Sunday, August 28, 2005

Would drivers with contraband consent to searches?

Kimberly liked Grits' recent posts on racial profiling, but ponders, "I'm a little torn about written consent to search vehicles. I'm not sure who would consent, knowing they are carrying contraband..."

Thanks for the shout out, Kimberly. That's an understandable worry, though keep in mind that we're only talking about cases where police have no reasonable suspicion to search.

Even so, it's a strange-but-true fact that drivers carrying contraband still consent to vehicle searches at about the same rate both verbally and in writing. When Austin PD implemented a requirement for written consent in 2003, for example, the total number of consent searches dropped by more than 60%, but the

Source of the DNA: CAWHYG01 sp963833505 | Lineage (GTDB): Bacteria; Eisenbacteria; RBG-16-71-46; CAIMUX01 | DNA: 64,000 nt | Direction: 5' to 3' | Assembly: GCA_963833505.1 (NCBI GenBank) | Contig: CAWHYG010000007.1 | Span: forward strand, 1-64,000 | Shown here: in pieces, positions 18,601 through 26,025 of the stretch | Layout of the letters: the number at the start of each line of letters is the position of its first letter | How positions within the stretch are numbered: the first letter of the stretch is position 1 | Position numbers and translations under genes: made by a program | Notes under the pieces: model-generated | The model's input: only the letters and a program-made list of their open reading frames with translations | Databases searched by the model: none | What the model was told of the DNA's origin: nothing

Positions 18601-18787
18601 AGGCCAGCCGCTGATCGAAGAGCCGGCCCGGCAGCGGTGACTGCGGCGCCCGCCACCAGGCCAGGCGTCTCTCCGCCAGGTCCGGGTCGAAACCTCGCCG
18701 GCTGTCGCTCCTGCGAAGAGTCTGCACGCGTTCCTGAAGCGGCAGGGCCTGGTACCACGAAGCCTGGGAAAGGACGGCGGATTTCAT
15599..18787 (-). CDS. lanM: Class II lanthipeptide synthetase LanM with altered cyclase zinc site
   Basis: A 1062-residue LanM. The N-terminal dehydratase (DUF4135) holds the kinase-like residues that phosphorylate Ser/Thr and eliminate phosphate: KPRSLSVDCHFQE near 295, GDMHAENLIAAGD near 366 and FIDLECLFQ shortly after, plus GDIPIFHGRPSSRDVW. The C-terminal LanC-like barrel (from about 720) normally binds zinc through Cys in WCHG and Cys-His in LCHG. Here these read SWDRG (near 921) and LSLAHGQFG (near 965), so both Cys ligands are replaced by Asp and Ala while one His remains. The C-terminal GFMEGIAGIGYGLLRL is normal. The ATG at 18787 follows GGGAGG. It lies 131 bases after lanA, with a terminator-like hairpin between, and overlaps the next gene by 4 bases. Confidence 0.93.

rate at which officers discovered contraband remained flat, at just over 12%.

It may not make logical sense, but empirically, drivers with contraband are not more likely than others to deny officers written consent to search.

Consent searches have been a favorite Grits topic. See coverage of Texas' vetoed legislation that would have required written or recorded consent to search at traffic stops here, here, here, here, here, here, and the veto report here.

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